19 juli: Commissie verbiedt overheidsfinanciering glasvezelnet Appingedam
Nieuwsbericht | 19-07-2006
Brussels, 19 th July 2006
The European Commission has decided to prohibit, under EC Treaty state aid rules, public funding for the planned construction of a fibre access network in the Dutch town of Appingedam. The project concerns an area already served by broadband networks and the Commission considered that the aid was not necessary to remedy either a market failure or unaffordable prices for broadband services. The Commission considered that the planned aid would distort competition and harm private investment to an extent which would outweigh the positive effects of the project. This is the first time that the Commission has declared a subsidy for a broadband network incompatible with the state aid rules.
Competition Commissioner Neelie Kroes commented: "Public support for broadband can bring benefits to citizens and businesses in regions where fast Internet access is not available on reasonable conditions. However, state aid for the planned network in Appingedam is neither justified nor proportionate as broadband services are already provided by several private operators."
The municipality of Appingedam intended to part fund the deployment of a glass fibre access network (Fibre to the Home, FttH) in the Dutch town. After local court action by a cable operator at the end of 2004, the Dutch authorities notified the measure to the Commission in spring 2005 for approval under the state aid rules. The Commission initiated an in-depth inquiry in October 2005 (see IP/05/1331). The investigation confirmed the presence of state aid as the terms of the investment envisaged by the municipality did not correspond to market conditions. In its assessment, the Commission then analysed whether there could be an objective justification for the public funding.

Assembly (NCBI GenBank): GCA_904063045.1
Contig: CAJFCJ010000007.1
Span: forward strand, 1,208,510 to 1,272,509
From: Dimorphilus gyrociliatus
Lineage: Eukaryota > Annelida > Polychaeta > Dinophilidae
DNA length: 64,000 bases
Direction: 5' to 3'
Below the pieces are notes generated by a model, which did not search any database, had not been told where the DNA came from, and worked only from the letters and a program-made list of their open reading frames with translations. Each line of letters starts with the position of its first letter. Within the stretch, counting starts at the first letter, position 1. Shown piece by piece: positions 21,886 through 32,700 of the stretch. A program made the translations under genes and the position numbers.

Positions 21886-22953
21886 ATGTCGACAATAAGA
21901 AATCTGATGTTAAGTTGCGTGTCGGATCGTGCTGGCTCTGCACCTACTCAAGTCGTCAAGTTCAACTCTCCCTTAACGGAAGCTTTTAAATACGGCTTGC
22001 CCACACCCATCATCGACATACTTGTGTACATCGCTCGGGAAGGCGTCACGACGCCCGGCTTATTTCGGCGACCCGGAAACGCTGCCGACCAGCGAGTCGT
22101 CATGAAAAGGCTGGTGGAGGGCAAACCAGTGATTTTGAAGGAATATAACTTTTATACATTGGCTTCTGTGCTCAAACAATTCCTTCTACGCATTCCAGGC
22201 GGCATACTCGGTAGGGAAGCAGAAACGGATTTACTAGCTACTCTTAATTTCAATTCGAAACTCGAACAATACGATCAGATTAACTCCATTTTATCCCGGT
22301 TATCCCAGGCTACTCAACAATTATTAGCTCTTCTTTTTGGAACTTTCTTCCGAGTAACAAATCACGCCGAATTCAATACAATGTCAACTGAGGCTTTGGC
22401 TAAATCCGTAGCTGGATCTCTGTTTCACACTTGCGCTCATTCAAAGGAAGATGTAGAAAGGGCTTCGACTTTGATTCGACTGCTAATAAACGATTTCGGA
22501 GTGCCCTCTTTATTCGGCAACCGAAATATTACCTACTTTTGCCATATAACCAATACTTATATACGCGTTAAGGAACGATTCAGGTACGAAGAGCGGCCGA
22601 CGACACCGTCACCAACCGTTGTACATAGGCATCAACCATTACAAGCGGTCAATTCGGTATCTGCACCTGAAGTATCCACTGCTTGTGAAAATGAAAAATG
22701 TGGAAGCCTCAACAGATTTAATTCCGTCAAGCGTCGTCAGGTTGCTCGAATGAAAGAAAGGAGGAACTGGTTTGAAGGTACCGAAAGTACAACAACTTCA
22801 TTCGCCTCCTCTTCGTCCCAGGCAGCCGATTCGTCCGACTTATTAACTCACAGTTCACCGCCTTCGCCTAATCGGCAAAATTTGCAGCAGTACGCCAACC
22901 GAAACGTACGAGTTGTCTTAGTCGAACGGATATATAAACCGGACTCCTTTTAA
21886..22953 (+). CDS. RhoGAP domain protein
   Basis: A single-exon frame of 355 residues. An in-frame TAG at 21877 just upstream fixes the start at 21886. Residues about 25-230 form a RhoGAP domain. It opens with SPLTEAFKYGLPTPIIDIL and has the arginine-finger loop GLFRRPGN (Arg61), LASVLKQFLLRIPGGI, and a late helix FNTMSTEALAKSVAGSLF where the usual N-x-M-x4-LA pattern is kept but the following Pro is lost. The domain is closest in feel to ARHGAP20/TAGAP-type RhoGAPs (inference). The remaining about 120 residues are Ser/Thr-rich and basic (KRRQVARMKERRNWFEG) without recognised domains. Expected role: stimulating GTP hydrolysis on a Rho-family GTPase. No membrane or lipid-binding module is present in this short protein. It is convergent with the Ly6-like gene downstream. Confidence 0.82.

The Dutch broadband market is one of the most advanced in Europe in terms of service coverage, innovation and competition. In Appingedam, various broadband offers are already provided over two existing networks (KPN and cable), at prices similar to those of other regions in The Netherlands. Consequently, the construction of an additional network with state funding would address neither a market failure nor a cohesion problem. The measure would distort competition due to its discriminatory impact on existing or future private networks.
As the measure does not fulfil the criteria for granting aid to the development of certain economic activities or regions (Article 87 (3) (c) EC Treaty), the Commission cannot allow the Dutch authorities to subsidise this project. As the construction of the network has not yet started, no aid will have to be recovered.
In previous cases involving public funding for broadband assessed by the Commission, state aid was mainly targeted at rural and remote areas where broadband was not available or limited to a few urban areas. Hence, public funding for these projects was found to be in line with the EC Treaty state aid rules (for the most recent cases, concerning Ireland, Latvia and Greece - see IP/06/284, IP/06/755, IP/06/949). Each case was assessed taking into account the specific market context (availability and take-up of broadband, available infrastructure, degree of competition, etc.) and the proportionality of the public intervention.